HEJ, HU ISSN 1418-7108
Manuscript no.: ANM-981030-A
Frontpage previous next

Monotonicity and Lipschitz continuity

In many practical cases, the nonlinear behaviour of ferromagnetic materials cannot be neglected. Therefore, we extend the analysis of 2D monotone, Lipschitz continuous nonlinear problems (see [8]) to three dimensions. Let $ \bar{\Omega} $ be decomposed into subdomains

\bar{\Omega} = \bigcup_{j=1}^{N_M}\bar{\Omega}_j,
\quad ...
...\Omega_i \cap \Omega_j = \emptyset
\quad \forall i \not= j

representing materials with different magnetic properties. We assume that the function $\nu \left( x, \vert{ \bf rot }{\bf u}\vert \right)$ in (8) depends on the position $x \in \Omega$, but $\nu$ is always the same function in one of the $\Omega_j$, i.e.,
\nu(x,z) = \nu^{(j)}(z) \quad \mbox{if} \quad x \in \Omega_j.
\end{displaymath} (50)

We suppose the following properties of the functions $\nu^{(j)}, \; j = 1, \ldots ,N_M $ which are justified by the physical model (cf. [8]):
$ \nu^{(j)}(z) = \nu^{(j)}_1 = \mbox{ const. }
\quad \forall z \in [0,z^{(j)}_1], $
$ \nu^{(j)}(z) \ge \nu^{(j)}_1 \quad \forall z \ge 0, $
$ \nu^{(j)}(z) $ is a monotonic increasing function,
$ \lim_{z \rightarrow \infty} \nu^{(j)}(z) =
\nu^{(j)}_{\infty}, $ where $\nu^{(j)}_{\infty} = (\mu_0)^{-1} $ for ferromagnetic materials,
there exists $ \nu^{(j) \prime}(z) \quad \forall z \ge 0,
$ and there exists a constant $M_1^{(j)}$ with
$ \nu^{(j) \prime}(z) \le M_1^{(j)} \quad \forall z \ge 0, $
there exists a constant $M^{(j)}$ with $ \nu^{(j) \prime}(z) z + \nu^{(j)}(z) \le M^{(j)}
\quad \forall z \ge 0. $
Let $ \nu_1, M_1 $ and $M$ be the global constants with
$\displaystyle \nu_1$ $\textstyle =$ $\displaystyle \min_{j = 1, \ldots, N_M} \nu_1^{(j)}$ (51)
$\displaystyle M_1$ $\textstyle =$ $\displaystyle \max_{j = 1, \ldots, N_M} M_1^{(j)}$ (52)
$\displaystyle M$ $\textstyle =$ $\displaystyle \max_{j = 1, \ldots, N_M} M^{(j)}.$ (53)

We define the bivariate form $a : H^1(\Omega)^3 \times H^1(\Omega)^3 \longrightarrow {\bf R}$ which is nonlinear in its first argument, but linear in its second, by
{a}({\bf u},{\bf v}) =
\int_{\Omega} \nu(x,\vert{ \bf r...
... \bf rot }{\bf v}
+ \rho \div {\bf u} \div {\bf v} \;dx.
\end{displaymath} (54)

Then, the variational formulation for the problem (8), (9) can be written as:
(VF2) Find a pair $({\bf u},\lambda) \in
{\bf Y}\times L^2_\star(\Omega)$ such that
$\displaystyle {a}({\bf u},{\bf v}) + b({\bf v}, \lambda)$ $\textstyle =$ $\displaystyle \langle {\bf f},{\bf v} \rangle
\quad \forall {\bf v} \in {\bf Y},$ (55)
$\displaystyle b({\bf u}, \mu)$ $\textstyle =$ $\displaystyle 0 \quad \forall \mu \in {\bf M},$ (56)

where the bilinear form $b$ is the identical as in (22). Now, we prove monotonicity and Lipschitz continuity of the form $a$ resp. the (nonlinear) operator $ A : {\bf Y}\longrightarrow {\bf Y}^{\star}$ defined by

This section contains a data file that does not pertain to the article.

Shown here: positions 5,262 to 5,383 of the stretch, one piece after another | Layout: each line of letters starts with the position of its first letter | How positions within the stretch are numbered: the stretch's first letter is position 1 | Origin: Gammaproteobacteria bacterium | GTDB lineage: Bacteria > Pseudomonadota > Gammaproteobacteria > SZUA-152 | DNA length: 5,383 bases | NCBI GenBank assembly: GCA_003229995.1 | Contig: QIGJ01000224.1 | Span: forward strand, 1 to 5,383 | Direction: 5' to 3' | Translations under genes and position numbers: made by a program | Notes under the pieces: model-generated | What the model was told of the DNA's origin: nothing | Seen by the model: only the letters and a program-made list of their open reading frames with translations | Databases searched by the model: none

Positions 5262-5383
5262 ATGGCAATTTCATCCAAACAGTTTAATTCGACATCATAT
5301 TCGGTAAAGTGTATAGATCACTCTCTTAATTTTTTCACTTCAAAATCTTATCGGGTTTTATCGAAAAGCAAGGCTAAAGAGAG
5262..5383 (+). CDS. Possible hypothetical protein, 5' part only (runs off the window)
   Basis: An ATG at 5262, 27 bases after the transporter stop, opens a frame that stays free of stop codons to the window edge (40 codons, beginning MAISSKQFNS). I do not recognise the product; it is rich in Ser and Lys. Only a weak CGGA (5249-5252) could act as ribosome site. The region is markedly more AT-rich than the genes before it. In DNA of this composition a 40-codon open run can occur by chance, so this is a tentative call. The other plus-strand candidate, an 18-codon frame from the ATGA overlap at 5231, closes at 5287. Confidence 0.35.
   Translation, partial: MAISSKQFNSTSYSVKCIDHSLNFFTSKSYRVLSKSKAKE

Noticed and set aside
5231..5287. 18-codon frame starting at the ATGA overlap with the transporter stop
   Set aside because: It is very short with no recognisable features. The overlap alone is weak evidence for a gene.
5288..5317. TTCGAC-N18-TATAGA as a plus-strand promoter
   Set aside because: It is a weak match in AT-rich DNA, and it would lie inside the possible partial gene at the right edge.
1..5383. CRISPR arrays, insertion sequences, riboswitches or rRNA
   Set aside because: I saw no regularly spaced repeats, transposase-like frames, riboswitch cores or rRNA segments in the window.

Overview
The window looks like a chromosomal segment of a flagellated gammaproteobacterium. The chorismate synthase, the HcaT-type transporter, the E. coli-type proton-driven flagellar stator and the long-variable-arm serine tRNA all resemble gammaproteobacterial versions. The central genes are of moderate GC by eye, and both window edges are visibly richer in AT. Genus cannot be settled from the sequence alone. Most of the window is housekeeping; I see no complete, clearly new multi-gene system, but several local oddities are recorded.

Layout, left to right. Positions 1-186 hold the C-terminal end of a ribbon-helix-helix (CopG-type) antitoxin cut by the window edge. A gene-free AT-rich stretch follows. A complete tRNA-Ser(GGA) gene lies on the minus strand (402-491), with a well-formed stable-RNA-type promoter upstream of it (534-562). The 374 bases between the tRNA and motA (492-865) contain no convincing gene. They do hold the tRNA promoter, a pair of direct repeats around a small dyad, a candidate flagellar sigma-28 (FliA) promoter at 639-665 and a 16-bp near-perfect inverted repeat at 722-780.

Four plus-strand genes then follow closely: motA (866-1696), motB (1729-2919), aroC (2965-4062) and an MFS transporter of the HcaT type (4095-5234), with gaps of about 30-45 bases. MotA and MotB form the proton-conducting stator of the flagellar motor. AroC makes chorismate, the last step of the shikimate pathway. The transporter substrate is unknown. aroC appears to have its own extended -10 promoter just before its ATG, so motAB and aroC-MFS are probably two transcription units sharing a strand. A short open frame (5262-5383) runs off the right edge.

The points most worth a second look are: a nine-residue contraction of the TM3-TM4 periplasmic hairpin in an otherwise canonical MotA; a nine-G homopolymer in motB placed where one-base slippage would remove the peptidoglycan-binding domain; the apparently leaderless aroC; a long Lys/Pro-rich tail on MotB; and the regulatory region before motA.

\langle A {\bf u}, {\bf v} \rangle = a( {\bf u}, {\bf v})
\quad \forall {\bf u},{\bf v} \in {\bf Y}.

Lemma 5   Assume (M1) and (M2). Then $A$ is strongly monotone, i.e., the inequality
\langle A {\bf u} - A {\bf v} , {\bf u} - {\bf v} \rangle...
...\vert _{\bf Y}^2 \quad
\forall {\bf u}, {\bf v} \in {\bf Y}
\end{displaymath} (57)


Proof. The proof is similar to the proof of Lemma 2.1 in [8]. We consider vectors $s, t \in {{\bf R}}^3$, and assume that $\vert s\vert \ge \vert t\vert$ holds without loss of generality. Then, we get

\vert s\vert^2 - s \cdot t \ge \vert s\vert^2 - \vert s\vert\;\vert t\vert \ge 0

and from (M1) and (M2) it follows that
$\displaystyle \bigl( \nu(\vert s\vert) s - \nu(\vert t\vert) t \bigr) \cdot (s-t)$ $\textstyle =$ $\displaystyle \nu(\vert s\vert) \bigl(\vert s\vert^2-s \cdot t \bigr) +
\nu(\vert t\vert) \bigl(\vert t\vert^2-s \cdot t \bigr)$  
  $\textstyle \ge$ $\displaystyle \nu(\vert t\vert) \bigl(\vert s\vert^2-s \cdot t \bigr) +
\nu(\vert t\vert) \bigl(\vert t\vert^2-s \cdot t \bigr)$  
  $\textstyle =$ $\displaystyle \nu(\vert t\vert) \vert s-t\vert^2$  
  $\textstyle \ge$ $\displaystyle \nu_1 \vert s-t\vert^2$  

holds. Setting $s={ \bf rot }{\bf u}(x)$ and $t = { \bf rot }{\bf v}(x)$ and integrating we obtain

\int_{\Omega} \left( \nu(\vert{ \bf rot }{\bf u}\vert) {\...
\vert{ \bf rot }({\bf u}-{\bf v})\vert^2 dx, \\

and with
\int_{\Omega} \rho \div ({\bf u}-{\bf v}) \div ({\bf u}-{\...
= \rho \; \vert\vert\div ({\bf u}-{\bf v})\vert\vert _0^2
\end{displaymath} (58)

and Lemma 3 we get the estimate (57).

Lemma 6   Suppose that (M4) and (M5) hold. Then $A$ is Lipschitz-continuous, i.e., the inequality
\vert\vert A {\bf u} - A {\bf v} \vert\vert _{{\bf Y}^{\st...
...ert\vert _{\bf Y}
\quad \forall {\bf u}, {\bf v} \in {\bf Y}
\end{displaymath} (59)


Proof. >From (M4) and (M5) we obtain

\begin{displaymath}\nu^{\prime}(z) z + \nu(z) \le M \quad \forall z \ge 0, \end{displaymath}

and by the mean value theorem we get
\vert\nu(z_1) z_1 - \nu(z_2) z_2 \vert \le M \vert z_1 - z_2 \vert
\quad \forall z_1, z_2 \ge 0.
\end{displaymath} (60)

Consider vectors $s, t \in {{\bf R}}^{3}$. The same calculation as in the proof of Lemma 2.2 in [8] yields
\bigl\vert \nu(\vert s\vert) s - \nu(\vert t\vert) t \bigr...
M \vert s-t\vert \quad \forall s,t
\in {{\bf R}}^{3}.
\end{displaymath} (61)

We set $s={ \bf rot }{\bf u}(x),   t = { \bf rot }{\bf v}(x),$ multiply with $\vert{ \bf rot }{\bf w}(x)\vert$, and take the integral over $\Omega$. The result is

\int_{\Omega} \bigl\vert \nu(\vert{ \bf rot }{\bf u}\vert...
... - {\bf v})\vert \;  
\vert{ \bf rot }{\bf w}\vert \;dx ,

and with well-known estimates, an equation for the $\rho$ term, and Lemma 3 we obtain

\langle A {\bf u}- A {\bf v},{\bf w} \rangle \le \max(M,\r...
...\bf w} \in {\bf Y}\quad \forall {\bf u}, {\bf v} \in {\bf Y},

and the desired estimate (59).
HEJ, HU ISSN 1418-7108
Manuscript no.: ANM-981030-A
Frontpage previous next